By Elvira Crocker
We’ve all experienced them at one time or another. Those lapses in memory that can often be either embarrassing or hilarious.
Though they can happen at any age, they do seem to happen more as we age and thus have come to be known as “senior moments.”
Simply put, research indicates that the clutter in our memory banks can cause these retrieval problems. Unscientifically, it’s a “brain fart.” Experience indicates they can also happen to the young.
Senior moments can happen to an individual or to groups of people. Not long ago, I entered a room for an exercise class where two women were trying to identify a woman who had been absent for several months.
“What’s that woman’s name?” they pleaded in frustration. I turned away to put my purse down and, thankfully, when I turned around the name came to me. Problem solved. The three of us were relieved.
On another occasion three friends were trying to think of the name of a woman they had all known for years. Their conversation took place midday and it was about 5 p.m. that day when the woman who initiated the conversation came up with the name which she dutifully called the others to share so no sleep would be lost that night.
I reached out to friends about this topic and found no shortage of examples. For example, whether you are in your 50s, 60s, 70s, 80s or more, you’ve likely experienced one classic senior moment. It’s the one where you walk into a room and you ask yourself “What did I come in here for?”
John Galvan, 66, a former furniture restoration shop owner with a specialty in pianos, knows that one well. In his case, he eventually realized that he was “there” looking for an aspirin.
How about the one where you are tearing the house upside down looking for your glasses when you suddenly realize “they are sitting on top of my head.” That’s the one Phyllis Gutierrez, 65, who served as a riveter at Cessna, recalls.
And then there’s the time my husband, a retired journalist, was in search of his hearing aids prior to setting out for a movie. The two of us went upstairs, downstairs and all around the house. Both of us kept walking from room to room, floor to floor because we kept hearing that familiar noise – that sound hearing aids periodically make when their batteries run low. We kept thinking we were getting closer. Then nothing. We finally gave up, deciding to sit close enough to the screen for him to hear. We started walking the two blocks to the theater and en route I heard that familiar sound again.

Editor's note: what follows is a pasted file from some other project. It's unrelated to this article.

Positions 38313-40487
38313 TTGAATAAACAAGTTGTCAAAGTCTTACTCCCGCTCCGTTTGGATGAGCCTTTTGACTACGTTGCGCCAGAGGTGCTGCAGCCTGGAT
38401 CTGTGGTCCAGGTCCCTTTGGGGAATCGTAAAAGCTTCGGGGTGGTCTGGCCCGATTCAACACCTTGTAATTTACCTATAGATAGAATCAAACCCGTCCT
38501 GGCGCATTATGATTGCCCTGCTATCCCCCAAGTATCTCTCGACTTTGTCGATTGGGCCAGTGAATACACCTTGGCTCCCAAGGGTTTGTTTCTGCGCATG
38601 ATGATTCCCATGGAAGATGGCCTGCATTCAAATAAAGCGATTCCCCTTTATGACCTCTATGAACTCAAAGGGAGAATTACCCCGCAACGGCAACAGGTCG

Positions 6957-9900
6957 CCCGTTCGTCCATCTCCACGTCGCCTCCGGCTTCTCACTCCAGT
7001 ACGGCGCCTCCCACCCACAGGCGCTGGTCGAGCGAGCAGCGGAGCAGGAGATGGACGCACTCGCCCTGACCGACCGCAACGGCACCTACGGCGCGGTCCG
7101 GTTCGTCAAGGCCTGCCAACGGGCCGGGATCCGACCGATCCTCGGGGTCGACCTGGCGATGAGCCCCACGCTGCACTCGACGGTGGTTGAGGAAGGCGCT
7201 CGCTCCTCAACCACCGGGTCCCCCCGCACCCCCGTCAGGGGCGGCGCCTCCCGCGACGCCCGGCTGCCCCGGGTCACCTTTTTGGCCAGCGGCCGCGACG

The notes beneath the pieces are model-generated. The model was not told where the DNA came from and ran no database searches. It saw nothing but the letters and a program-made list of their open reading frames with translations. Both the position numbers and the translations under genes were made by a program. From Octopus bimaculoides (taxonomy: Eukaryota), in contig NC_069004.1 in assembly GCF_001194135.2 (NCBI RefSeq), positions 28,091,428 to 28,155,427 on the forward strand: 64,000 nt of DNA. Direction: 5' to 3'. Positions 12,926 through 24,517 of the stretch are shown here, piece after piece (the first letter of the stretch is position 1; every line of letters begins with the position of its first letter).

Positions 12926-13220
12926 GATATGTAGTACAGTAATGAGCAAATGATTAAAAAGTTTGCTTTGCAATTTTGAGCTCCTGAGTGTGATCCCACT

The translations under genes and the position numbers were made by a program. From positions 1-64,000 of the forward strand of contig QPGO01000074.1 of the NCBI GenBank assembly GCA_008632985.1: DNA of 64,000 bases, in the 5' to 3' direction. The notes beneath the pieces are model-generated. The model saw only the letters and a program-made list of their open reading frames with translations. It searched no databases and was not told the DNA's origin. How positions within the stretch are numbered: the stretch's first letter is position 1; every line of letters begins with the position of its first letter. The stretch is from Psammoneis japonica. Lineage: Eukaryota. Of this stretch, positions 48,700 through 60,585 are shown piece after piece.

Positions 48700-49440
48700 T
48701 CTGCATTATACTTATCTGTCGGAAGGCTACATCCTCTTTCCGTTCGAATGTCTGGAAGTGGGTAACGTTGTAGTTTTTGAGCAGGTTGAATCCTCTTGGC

“What’s that damn sound?” I asked.
“Oh,” he said sheepishly, “I think that’s my hearing aids.” They were in his pocket all that time.
Connie Reissig, 71, a former licensed insurance agent, says she really doesn’t have any senior moments to report “other than putting the coffee pot in the fridge, or a pan in the microwave,”
punctuating that with an LOL. Recently, she also remembers getting ready to leave for a medical appointment and immediately forgetting how to get there. “I calmed myself down and, like magic, the route to the office came back to me.”
She may be a
senior now, but Irene Follin, 67, remembers a “junior” moment when she was in her 30s, working full time and raising three children. The former administrative assistant at an engineering services company recalls that she was on her way home after work one day and managed to pass the street where she lived not once, not twice, but three times.
And John and Martha McEachern of Newton remember what may be labeled a “senior moment squared.” He taught at West High in Wichita before retirement and she served as a national account executive for Sherwin-Williams. Now in their 80s, they were all packed and ready to head to their son’s vacation home in Colorado. They got a late start on their trip, so by the time they arrived in Goodland they were ready to call it a day. Martha asked John to retrieve their large bag from their truck. He returned to report that there was only a duffle bag with their fishing gear in it.
“I thought you brought the big suitcase down from upstairs,” Martha said. Like an echo, he responded with the same words. Translation: No clothes or personal hygiene items for a several days trip. An emergency shopping stop was made en route.
How many times have you tried to introduce a new person to an old friend or acquaintance and remember the name of the “newbie” but draw a total blank on the name of the person you have known for years. Nan Porter, a retired psychotherapist, recently experienced that one and is still red-faced about it.
Here’s a helpful hint to deal with that one. As a defensive measure, a friend of mine and I have made a pact that when there’s a hesitation in such introductions we intervene by extending our hand and saying our name. It can save plenty of embarrassing moments. If you can uhhhh just remember to do that.
Elvira Crocker is a board member of the active age. Contact her at firstname.lastname@example.org